I’ve walked this section of the river countless times. It’s flat with a view of the Coastal Mountains in the distance. The river’s wider and calmer with the Millennium Pedestrian Bridge spanning the river a kilometre before the stream enters the Fraser River.
While the section has less forest, it boasts more flowering plants: wild rose, yarrow, golden rod, skunk cabbage, lupins, blackberries, buttercup, bulrushes and lily pads. I often see more birds in this section too because it’s open. On my last hike I spotted a kingfisher for the first time as well as Canada geese, ducks and a heron.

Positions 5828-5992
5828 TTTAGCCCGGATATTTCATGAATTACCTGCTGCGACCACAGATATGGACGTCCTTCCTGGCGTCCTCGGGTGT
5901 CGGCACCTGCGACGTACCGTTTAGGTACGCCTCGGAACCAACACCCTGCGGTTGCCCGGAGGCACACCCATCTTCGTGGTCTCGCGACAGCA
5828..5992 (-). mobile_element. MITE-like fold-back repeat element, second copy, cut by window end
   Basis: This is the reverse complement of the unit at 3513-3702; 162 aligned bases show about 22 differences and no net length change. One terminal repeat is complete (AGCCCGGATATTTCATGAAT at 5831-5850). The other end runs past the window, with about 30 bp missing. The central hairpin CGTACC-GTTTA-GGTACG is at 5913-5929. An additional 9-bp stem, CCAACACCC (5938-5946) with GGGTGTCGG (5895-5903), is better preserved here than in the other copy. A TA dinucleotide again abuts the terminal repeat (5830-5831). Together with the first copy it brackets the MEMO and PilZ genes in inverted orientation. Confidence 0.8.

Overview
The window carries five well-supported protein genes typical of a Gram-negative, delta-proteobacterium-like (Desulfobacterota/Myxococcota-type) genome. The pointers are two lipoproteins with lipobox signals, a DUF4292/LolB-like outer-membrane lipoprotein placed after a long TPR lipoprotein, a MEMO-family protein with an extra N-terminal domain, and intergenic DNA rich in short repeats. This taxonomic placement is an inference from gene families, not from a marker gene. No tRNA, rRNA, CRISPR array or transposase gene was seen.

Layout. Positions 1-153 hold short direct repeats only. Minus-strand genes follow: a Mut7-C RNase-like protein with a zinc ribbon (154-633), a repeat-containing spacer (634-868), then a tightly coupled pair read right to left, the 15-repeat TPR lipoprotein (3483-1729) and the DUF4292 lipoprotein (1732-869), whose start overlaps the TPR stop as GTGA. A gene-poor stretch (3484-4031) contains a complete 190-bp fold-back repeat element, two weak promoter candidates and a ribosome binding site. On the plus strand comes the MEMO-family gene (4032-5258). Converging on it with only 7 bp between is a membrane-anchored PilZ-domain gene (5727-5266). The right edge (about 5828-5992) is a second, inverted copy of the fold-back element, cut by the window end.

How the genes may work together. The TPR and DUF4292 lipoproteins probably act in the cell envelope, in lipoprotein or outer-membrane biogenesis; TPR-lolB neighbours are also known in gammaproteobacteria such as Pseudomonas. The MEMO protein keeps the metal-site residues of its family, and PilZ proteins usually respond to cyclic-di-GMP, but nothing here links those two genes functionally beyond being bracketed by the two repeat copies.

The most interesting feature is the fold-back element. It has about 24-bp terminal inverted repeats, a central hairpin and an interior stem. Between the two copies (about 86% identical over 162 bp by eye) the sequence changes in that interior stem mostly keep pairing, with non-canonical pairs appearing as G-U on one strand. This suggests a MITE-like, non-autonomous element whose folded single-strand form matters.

In season, fishers wade into the stream at the junction of the Coquitlam and Fraser Rivers armed with their fishing rods. I glimpsed a poor homeless person’s tent on one walk. They often hide along the river, I’ve heard.
The Kwikwetlem First Nation live along this section of the river too. You can see where the river got its name. When I pass their reserve, one of the dogs usually barks but I rarely see anyone other than those using the trail.